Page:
And the gentlemen's agreement, as it was called, did allow a library, archive, office, museum, or similar institution owning books or periodral volumes in which copyrights still exist to make and deliver a *ingle photographic reproduction or reduction of a part thereof to a simar representing in writing that he desires such reproduction in daru of loan of such publication or in place of manual transcription and solely for the purpose of research. You see, it required a written opptativation. It is not too clear what this agreement was. The practical erferienie with this agreement was that it apparently was not too Szexpaful, but it did give a certain amount of stability to this problem & long as the photocopying activities of libraries or in libraries were tmrmarily limited by the cost of photostats and the inconvenience of 4 rotilm. And it is clear that this problem achieved entirely different dimensions, both quantatively and possibly qualitatively, when the Tronpring machines came into very widespread use in libraries. id I wonld say that event, in terms of impact, really hadn't been fils felt eren when you held hearings in 1965. I think that the practal problems have changed in dimension and perhaps in nature Anten.

But, in any case, I have tried to trace the early efforts to deal with th:- problem in the context of revision. I think it is perhaps to the

welst of my prelepesors that this was recognized as a problem, and that one of the winches in our revision series back in the 1950's was mesotel to this. This was really before there were so many Xerox or es ar photocopying machines around.

The 1961 Register's report made recommendations on this. It is tort internating to read some of these early efforts in light of the irl that we have been around on this problem. But, I will not try to preplet them too much here, because it is too complicated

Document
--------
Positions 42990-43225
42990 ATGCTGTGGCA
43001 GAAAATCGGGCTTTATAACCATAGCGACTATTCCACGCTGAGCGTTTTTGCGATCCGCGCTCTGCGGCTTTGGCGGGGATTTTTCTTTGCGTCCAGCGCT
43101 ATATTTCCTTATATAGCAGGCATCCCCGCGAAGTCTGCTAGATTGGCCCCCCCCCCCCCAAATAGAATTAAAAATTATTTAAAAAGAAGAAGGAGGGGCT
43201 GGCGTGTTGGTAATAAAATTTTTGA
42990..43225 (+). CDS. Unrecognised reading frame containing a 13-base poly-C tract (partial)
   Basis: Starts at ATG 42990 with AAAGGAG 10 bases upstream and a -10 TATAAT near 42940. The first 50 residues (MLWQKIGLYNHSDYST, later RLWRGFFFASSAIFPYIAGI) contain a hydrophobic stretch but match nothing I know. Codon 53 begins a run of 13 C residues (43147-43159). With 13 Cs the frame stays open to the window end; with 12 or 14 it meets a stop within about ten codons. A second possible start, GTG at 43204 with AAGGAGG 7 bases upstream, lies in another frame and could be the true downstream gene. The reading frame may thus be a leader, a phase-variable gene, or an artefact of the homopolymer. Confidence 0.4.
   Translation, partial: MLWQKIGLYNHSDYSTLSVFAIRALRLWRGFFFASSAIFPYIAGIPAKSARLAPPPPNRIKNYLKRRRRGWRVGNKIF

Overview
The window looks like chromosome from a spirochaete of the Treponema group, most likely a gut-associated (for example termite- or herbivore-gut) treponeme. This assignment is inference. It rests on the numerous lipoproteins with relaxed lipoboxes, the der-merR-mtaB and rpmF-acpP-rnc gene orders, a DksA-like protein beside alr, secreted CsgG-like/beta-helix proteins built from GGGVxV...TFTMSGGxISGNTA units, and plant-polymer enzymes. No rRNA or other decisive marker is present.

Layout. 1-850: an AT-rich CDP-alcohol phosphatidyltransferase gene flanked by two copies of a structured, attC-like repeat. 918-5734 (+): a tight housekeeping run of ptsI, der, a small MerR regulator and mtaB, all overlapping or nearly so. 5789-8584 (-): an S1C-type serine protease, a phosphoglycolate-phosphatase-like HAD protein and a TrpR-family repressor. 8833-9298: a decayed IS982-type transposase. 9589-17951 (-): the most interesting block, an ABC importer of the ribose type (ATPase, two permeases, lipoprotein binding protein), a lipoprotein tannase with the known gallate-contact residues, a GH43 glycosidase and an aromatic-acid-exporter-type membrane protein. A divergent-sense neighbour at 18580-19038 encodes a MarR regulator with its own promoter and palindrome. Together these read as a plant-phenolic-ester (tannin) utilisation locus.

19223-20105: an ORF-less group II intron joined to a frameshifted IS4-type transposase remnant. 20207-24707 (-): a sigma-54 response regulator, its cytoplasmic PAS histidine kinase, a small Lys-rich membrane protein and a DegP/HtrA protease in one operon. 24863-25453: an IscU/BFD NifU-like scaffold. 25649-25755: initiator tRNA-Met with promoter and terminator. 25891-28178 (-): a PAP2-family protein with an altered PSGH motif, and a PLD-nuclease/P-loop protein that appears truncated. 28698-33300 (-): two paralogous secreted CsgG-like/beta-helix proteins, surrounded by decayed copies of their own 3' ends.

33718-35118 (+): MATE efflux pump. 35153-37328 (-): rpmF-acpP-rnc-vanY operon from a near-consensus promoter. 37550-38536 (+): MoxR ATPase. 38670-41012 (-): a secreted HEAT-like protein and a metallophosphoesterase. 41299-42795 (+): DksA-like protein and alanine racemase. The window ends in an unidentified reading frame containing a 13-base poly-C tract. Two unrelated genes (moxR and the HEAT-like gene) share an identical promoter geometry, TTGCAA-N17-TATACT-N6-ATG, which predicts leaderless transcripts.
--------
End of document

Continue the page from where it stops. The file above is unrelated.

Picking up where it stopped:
in any case, we did attempt to get a library photocopying section in the earliest draft of the bill that was given public cirrulation, And * * *4 strongly opposed by the authors and, to some extent, the pubre Hoppa The library community was not really organized in opposition,

it it is getting that way when this was under consideration. And pr. fonderlly, the discussions that were held on that sation of the pre!!!...ary draft rontributed to the library community iting orunized o this eption. But, in fact, the reaction wie somewhat inconclusive

By the time we vot to the drufting of the 1. lill, which was 1x veri in bill in the series that was introduced to the ('ongram, the & P had been drawn so wharply that there was a moment and I pembe the oravon very well - when lar en representing the

or and publishers on the one side and the library i top on the '.prwile, apud rither enthu-inctically, but with a very better trilir. fr*, that we should drop the provisjon entirely from the l:ll ard nur u p ropioplastruly to deal with library photos op np. But, taller there could be no nyrir!! a- to what the library lor roldn't do in this situation),

A le**9'- the a llert to for the proton was baril on entirely o rten. 7000 W?!

t to what the present law was, we were not alle plein tolalia they on the subject in this forum

Southep W wme testimony, but it was very little anil it was all in terms of what fuir un might or might not provide. There was no